It’s difficult not to simply dismiss The Road Movie as an extended YouTube compilation video, trussed up and displayed as a feature film. The 72-minute film is comprised entirely of videos shot on Russian car dashboard cameras (dash cams). These cheap, small cameras are popular around to world for proving fault in auto accidents, but they also capture some crazy events. With no narrative, The Road Movie feels more like a Faces of Death (1978) film, sans gore. However, despite its humble origins, The Road Movie is a charming and entertaining look at life in Russia.

While there are millions of dash cam videos available to watch online, The Road Movie’s creators compiled the best of the best. The editing is breezy and often nuanced, linking together clips to get a better reaction. Director and editor Dmitrii Kalashnikov knows when to let clips run long, teasing out our expectations. There are many moments where cars simply ride down highways and the viewer can listen in on the conversations in the car. The way Kalashnikov lets these chats play out, we as viewers never know if we’re supposed to pay attention to the conversation or the road. Often, the road makes us pay attention, with all kinds of jolts ranging from car accidents to comets.

There’s a palpable sense of dread watching the longer sequences, in not knowing what could happen next. The fact that these are real videos, and that there are probably some genuine deaths captured digitally, makes the whole viewing that much more uneasy. The crashes themselves can be difficult to watch, though the cameras never capture much in the way of aftermath. We see a great deal of twisted metal, but there’s not much in the way of blood or gore. The crashes themselves are violent enough, and hearing the audio from both crashed cars and the cars of witnesses is bone-chilling. After one particularly bad crash, a man repeatedly tries to calm his wife, whom he calls “Sunshine”. These brief moments of humanity, even in times of terror, are what center the film.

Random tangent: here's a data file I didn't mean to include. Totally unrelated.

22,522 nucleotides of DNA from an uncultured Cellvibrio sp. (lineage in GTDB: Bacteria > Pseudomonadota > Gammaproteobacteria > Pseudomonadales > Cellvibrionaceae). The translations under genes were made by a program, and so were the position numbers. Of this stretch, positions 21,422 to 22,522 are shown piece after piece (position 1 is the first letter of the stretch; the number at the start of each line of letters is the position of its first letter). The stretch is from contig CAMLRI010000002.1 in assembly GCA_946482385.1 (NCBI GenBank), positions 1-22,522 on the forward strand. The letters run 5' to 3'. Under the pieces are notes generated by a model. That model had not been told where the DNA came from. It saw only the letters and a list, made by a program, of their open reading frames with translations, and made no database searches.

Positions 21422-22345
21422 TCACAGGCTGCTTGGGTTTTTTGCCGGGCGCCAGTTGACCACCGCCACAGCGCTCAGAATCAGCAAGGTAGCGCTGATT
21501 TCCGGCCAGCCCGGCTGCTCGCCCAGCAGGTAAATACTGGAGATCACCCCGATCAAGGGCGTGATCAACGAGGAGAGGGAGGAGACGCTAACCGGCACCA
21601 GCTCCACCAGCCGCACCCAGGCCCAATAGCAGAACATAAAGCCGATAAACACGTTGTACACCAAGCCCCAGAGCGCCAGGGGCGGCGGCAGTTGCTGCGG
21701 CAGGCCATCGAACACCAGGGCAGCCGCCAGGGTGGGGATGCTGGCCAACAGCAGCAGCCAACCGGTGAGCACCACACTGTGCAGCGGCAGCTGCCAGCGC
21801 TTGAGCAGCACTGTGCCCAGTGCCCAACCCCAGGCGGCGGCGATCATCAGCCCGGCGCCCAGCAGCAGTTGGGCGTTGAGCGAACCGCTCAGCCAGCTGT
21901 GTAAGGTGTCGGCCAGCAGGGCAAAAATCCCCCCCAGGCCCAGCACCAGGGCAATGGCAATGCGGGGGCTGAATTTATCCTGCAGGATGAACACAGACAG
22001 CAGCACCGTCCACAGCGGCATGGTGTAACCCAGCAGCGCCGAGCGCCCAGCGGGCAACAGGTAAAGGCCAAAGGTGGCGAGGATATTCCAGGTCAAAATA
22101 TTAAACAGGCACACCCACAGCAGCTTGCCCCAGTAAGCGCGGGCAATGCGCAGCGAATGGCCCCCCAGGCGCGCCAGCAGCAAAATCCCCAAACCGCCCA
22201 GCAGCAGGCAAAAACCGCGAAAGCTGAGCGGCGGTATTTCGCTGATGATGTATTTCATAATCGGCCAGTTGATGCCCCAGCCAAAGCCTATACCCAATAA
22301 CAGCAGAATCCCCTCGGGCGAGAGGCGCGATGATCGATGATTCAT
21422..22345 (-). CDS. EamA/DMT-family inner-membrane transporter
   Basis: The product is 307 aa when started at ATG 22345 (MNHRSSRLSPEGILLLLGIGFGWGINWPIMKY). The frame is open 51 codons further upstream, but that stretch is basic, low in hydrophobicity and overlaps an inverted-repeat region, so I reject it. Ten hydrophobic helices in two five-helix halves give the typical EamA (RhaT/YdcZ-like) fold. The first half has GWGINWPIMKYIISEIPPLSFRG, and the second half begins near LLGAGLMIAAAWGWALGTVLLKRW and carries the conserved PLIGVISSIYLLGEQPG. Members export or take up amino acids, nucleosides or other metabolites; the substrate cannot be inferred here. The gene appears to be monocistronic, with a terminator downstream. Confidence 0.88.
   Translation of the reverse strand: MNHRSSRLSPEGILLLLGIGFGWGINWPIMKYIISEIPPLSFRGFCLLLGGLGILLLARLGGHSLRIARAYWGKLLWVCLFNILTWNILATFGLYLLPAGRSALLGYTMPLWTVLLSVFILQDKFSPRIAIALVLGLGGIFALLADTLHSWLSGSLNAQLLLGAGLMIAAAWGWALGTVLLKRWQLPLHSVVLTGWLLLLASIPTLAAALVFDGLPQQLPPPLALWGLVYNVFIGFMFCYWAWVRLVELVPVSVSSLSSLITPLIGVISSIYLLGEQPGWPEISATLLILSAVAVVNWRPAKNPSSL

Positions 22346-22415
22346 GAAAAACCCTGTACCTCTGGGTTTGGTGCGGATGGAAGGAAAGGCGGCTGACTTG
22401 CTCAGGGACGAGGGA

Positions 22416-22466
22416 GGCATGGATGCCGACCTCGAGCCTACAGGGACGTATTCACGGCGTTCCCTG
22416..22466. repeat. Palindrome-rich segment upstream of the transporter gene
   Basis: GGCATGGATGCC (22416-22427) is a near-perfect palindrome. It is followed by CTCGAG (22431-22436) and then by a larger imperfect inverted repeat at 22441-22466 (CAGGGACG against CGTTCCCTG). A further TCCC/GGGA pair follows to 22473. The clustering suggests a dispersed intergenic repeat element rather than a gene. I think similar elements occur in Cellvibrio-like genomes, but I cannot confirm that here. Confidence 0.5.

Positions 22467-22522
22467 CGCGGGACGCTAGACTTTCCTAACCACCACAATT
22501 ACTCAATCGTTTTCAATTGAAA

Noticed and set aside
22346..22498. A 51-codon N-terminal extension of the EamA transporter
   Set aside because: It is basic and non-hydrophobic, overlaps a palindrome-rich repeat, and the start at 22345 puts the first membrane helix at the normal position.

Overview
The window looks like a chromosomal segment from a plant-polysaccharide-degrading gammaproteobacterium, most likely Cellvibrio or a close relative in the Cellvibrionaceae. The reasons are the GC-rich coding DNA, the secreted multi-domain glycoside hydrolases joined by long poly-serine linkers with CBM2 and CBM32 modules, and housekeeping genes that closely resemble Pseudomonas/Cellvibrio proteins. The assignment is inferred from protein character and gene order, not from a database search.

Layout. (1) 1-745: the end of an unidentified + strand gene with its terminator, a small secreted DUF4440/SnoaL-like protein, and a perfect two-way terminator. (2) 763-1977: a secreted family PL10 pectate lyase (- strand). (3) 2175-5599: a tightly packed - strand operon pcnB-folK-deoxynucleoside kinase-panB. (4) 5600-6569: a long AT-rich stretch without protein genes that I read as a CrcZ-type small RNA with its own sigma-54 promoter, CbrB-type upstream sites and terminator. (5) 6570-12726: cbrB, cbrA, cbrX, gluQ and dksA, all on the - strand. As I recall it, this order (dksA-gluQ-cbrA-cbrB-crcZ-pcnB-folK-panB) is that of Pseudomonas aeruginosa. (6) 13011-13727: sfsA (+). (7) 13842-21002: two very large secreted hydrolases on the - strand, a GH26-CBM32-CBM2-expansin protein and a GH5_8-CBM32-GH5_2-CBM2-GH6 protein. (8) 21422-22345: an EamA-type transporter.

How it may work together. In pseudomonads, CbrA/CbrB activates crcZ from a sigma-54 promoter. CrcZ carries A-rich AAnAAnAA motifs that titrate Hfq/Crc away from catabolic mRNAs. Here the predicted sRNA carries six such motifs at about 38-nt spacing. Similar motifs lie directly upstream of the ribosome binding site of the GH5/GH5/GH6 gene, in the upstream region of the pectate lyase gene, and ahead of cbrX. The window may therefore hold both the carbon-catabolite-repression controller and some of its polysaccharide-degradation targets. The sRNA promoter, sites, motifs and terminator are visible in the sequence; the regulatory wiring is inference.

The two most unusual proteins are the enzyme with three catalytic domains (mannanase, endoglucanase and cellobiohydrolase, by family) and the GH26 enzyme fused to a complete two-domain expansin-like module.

There are plenty of viewers who will watch The Road Movie for the crashes, and for the various wacky surprises in store. Russia is a near-mythical place to some, a country that outsiders can’t understand where life is cold and hard. It is the land of Putin and Pussy Riot, of vodka and Bond villains. There’s plenty of mythic Russian madness in The Road Movie, for sure. There’s a flaming bus, babushkas crossing in the middle of the street without a care, insane vagrants, and of course, a bear. (The bear defecates on the road and the driver shouts obscenities at him in one of the most stereotypical Russian segments).

In each of these crazy moments, the occupants of the car usually have something to say about it. A couple drives through a veritable hellscape of a forest fire whilst listening to pop music and praying that they’ll make it. A pair of men chat about the dash cams themselves in a fun meta moment. They talk about “funny shit on the internet” and all the crazy crashes they’ve seen. These conversations are a great reminder of the humanity of what we’re watching.

The Russians in The Road Movie swear about as much as one would expect, given that everyone swears more in their car. Some of the swears are great, and I found myself wishing that I spoke Russian more than once, because some things were probably lost in translation.

There are many incredible moments in The Road Movie that would be spoiled by simply listing them here. This is a film best enjoyed with others, ideally a group of friends who can laugh, scream, and gasp along with you. It’s not going to be for everyone, but for fans of shockumentaries like Faces of Death or slice-of-life fare like Life in a Day (2011), The Road Movie is a tightly-edited, exhilarating experience.  

The Road Movie tours select theaters starting 19 January 2018 and will release digitally 6 March 2018.